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72 posts

Master Geek


# 214180 1-May-2017 12:40
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Hello,

 

I will be looking at buying a car in the next 12 months so im on the lookout every now then on trademe getting a feel for it.  My preference is a Subaru forester 2008 or above.  With a budget as cheap as possible.  I want a car that will do me 6-10 years and I can just run it into the ground.

 

I see some cars on trademe mainly from Turners where they have Foresters for like $6000 to $9000 but the catch is they are all over 200,000 kms on them, most of them over 250,000 kms.

 

I just wanna ask as I have no idea when it comes to buying cars, if I am wasting my time with anything over 200,000 kms even though they cars are quite recent 2010 models etc?

 

 

 

Cheers


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6615 posts

Uber Geek
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  # 1773424 1-May-2017 13:00
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200,000KMS is a lot of KMS for a late model. A flat 4 engine can be a nightmare to maintain at higher KMS with gaskets, plus and other wear parts.
Id be looking at a BMW straight 6 E90 323 or 325i wagon, Can get something 10x safer and more comfortable than the Forester and the better part, Even more reliable and cheaper to source parts.



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  # 1773436 1-May-2017 13:07
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 At 200,000 Kms it's not just the engine that will be in for some pricey work, the gear box will need TLC and there is the potential of very costly repair. There is also the structure of the vehicle that needs attention as does the steering components and suspension components, Brake rotors, servos , lines will need to assessed. Even that door functions, electronics seatbelts, aircon, and the electrics in general. You will need to get the vehicle fully assessed for the now and the future if you want to keep it for upwards to ten years, that is a potential further 100,000K plus on the vehicle. 





Mike
Retired IT Manager. 
The views stated in my posts are my personal views and not that of any other organisation.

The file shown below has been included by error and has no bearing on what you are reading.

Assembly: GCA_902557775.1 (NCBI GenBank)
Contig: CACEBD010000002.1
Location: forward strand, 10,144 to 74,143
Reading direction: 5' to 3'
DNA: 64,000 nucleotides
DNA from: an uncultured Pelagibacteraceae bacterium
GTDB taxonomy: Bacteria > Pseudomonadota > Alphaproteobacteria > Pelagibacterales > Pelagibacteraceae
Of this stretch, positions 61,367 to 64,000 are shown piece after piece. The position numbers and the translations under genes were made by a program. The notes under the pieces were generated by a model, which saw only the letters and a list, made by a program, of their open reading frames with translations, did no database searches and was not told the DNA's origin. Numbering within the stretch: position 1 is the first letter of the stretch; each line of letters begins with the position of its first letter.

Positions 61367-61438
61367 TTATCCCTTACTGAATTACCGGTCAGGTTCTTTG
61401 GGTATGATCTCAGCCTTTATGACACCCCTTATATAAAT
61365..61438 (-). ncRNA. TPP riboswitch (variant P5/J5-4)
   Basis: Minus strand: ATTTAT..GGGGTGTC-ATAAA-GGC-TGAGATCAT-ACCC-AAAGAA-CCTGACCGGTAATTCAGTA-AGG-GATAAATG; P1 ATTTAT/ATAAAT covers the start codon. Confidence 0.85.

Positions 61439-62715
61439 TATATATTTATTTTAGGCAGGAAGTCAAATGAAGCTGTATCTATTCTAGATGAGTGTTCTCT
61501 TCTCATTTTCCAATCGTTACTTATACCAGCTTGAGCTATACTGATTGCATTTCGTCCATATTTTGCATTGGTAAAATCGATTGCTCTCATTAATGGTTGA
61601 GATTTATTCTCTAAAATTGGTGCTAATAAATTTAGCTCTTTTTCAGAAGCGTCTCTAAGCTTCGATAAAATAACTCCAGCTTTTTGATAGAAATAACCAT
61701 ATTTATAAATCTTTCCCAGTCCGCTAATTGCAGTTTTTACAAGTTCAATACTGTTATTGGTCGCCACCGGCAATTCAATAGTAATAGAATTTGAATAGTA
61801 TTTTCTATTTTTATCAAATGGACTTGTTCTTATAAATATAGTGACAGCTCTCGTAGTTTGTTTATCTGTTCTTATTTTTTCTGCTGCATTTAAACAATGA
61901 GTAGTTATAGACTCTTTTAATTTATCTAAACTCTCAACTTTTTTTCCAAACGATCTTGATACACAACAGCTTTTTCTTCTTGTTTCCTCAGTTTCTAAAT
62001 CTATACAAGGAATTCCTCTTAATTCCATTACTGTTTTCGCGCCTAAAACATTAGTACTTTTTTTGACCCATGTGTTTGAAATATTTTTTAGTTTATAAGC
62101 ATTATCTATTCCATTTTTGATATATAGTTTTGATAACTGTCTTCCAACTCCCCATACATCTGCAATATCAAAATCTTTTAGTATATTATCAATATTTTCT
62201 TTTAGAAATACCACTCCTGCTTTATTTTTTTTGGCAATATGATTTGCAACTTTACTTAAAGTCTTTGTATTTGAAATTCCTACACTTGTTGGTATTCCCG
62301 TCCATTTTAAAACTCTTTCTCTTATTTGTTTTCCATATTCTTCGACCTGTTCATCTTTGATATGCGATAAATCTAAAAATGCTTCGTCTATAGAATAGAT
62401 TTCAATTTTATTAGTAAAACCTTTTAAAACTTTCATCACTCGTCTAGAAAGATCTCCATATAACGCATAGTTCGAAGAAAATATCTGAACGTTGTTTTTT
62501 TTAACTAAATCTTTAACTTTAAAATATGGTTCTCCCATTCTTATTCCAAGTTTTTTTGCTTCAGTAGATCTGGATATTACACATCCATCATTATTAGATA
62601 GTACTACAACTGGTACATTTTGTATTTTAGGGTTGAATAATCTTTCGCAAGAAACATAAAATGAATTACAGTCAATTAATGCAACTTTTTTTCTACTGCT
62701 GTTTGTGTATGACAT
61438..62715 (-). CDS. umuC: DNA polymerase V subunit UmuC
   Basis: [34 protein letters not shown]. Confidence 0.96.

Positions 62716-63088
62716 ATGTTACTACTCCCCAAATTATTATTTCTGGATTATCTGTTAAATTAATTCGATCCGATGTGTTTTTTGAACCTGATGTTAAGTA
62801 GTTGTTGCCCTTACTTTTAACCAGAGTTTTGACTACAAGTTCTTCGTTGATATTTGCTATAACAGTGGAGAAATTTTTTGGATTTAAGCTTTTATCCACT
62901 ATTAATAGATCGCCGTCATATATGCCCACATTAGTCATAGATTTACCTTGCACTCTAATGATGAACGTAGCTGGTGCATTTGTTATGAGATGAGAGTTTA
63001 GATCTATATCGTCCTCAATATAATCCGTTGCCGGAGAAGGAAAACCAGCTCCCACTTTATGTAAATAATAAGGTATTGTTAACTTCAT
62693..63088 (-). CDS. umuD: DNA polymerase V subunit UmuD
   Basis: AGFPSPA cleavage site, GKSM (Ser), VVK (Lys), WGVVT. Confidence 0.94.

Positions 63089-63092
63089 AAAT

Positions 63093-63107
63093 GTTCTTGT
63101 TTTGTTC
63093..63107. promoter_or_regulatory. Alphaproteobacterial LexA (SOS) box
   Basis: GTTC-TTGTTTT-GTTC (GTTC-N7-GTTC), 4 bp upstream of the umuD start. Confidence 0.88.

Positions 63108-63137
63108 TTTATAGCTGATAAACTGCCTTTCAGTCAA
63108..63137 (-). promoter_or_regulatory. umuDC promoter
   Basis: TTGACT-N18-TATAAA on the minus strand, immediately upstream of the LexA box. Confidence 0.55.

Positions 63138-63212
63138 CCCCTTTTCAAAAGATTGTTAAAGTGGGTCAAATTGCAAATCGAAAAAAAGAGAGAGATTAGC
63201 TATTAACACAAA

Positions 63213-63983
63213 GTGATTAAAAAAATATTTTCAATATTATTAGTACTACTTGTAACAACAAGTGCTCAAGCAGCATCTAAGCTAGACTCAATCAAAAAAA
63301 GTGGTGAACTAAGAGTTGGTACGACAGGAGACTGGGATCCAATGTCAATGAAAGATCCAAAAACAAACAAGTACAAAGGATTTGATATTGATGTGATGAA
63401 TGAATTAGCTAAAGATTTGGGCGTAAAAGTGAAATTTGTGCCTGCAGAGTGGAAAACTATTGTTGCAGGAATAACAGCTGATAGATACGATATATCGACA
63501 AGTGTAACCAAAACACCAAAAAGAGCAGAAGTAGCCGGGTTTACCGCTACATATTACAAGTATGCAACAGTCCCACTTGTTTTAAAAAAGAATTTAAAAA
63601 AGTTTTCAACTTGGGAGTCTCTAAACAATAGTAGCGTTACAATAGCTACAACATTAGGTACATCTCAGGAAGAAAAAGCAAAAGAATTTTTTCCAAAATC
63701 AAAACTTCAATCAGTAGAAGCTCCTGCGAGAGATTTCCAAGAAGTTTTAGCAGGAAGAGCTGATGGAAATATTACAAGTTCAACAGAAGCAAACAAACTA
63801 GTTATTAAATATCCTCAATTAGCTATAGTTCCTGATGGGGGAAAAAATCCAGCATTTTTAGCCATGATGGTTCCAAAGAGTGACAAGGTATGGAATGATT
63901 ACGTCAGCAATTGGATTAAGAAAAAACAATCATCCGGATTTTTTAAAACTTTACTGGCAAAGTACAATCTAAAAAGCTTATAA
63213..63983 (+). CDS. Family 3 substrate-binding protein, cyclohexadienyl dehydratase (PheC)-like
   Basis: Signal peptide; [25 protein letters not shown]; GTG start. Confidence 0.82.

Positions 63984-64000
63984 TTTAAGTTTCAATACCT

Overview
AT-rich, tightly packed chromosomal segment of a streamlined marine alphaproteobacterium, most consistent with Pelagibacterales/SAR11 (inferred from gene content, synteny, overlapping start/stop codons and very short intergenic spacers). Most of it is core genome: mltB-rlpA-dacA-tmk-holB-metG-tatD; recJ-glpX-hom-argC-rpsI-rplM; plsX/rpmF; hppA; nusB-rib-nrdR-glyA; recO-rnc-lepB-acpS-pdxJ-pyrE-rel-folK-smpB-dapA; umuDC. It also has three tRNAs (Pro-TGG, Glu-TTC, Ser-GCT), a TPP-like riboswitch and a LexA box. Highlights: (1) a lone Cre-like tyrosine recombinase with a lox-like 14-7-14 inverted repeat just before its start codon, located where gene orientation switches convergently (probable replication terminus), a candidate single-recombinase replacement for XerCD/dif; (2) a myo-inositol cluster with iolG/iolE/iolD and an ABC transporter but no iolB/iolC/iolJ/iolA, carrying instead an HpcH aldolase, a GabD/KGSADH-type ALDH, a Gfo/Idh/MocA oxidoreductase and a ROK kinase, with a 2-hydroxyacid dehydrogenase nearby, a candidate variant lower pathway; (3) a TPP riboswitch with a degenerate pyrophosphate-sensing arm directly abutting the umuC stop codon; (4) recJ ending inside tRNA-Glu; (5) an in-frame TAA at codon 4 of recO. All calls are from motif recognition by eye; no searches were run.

Using empathy takes no energy and can gain so much. Try it.

 

 


 
 
 
 


1828 posts

Uber Geek
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  # 1773438 1-May-2017 13:11
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@200,000Ks it's all the other things like bearings and seals and joints that will be wearing out even if the motor is in good condition 


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Uber Geek

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  # 1773440 1-May-2017 13:20
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By 200,000kms you're well in to "How well has it been maintained before? How lucky am I?" territory. As others have pointed out, by that stage almost everything is beginning to suffer at least some form of wear and tear, and on any vehicle you start to approach increased risk of significant failure. Not to say it will always happen - plenty of vehicles out there with more kms than that. But you're after something that will do you 6-  10 years? Then honestly, you need to look at near-new, or at even cheaper options that you can 'refresh' every 18 - 24 months.


gsr

105 posts

Master Geek


  # 1773441 1-May-2017 13:22
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I bought an outback with 290000 km on it for $1k. It ran fine, but I ended up spending ~1k every 6 months to replace mechanical parts. Lesson learnt. 


5385 posts

Uber Geek


  # 1773451 1-May-2017 13:45
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You do not want to own a high kms Subaru.  They are mechanically complex vehicles.





Mike

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  # 1773452 1-May-2017 13:45
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I reckon it's luck of the draw really. In 2010 I bought a 3 year old ex-lease 4x4 Ranger with 217,000kms on it. I had it 4 years up to 295,000kms, and did the normal oil changes myself, so the only real expense I had was replacing the cambelt at around 240,000km. Other than that, it never really cost me anything other than fuel and RUC. I recently saw it for sale again with around 350,000kms on it and the advert noted no major repairs during their ownership either.

 

Anything with that many kms is a bit of a gamble, so just make sure you don't pay over the odds for it. Case in point is my current run-around - a 2005 NZ new Corolla wagon which I bought  last year with 200,000kms on the clock. I paid $3k for it on a $1 reserve auction (it was a trade-in). Turns out it was a one owner car with full service history in the glovebox. In my case, the gamble paid off - the thing will likely run forever as long as I keep up the servicing, but at the price I paid for it I could drop $1000 on repairs and I could still get all my money back selling it, based on what similar condition model are being advertised for.

 

 


 
 
 
 


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Ultimate Geek


  # 1773462 1-May-2017 13:51
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I got a 2008 Corolla in 2015 with 180000. I'm not concerned at all about the milage. Should easily see another 100k

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  # 1773491 1-May-2017 14:08
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plod: I got a 2008 Corolla in 2015 with 180000. I'm not concerned at all about the milage. Should easily see another 100k

 

Corolla != Subaru Forester




72 posts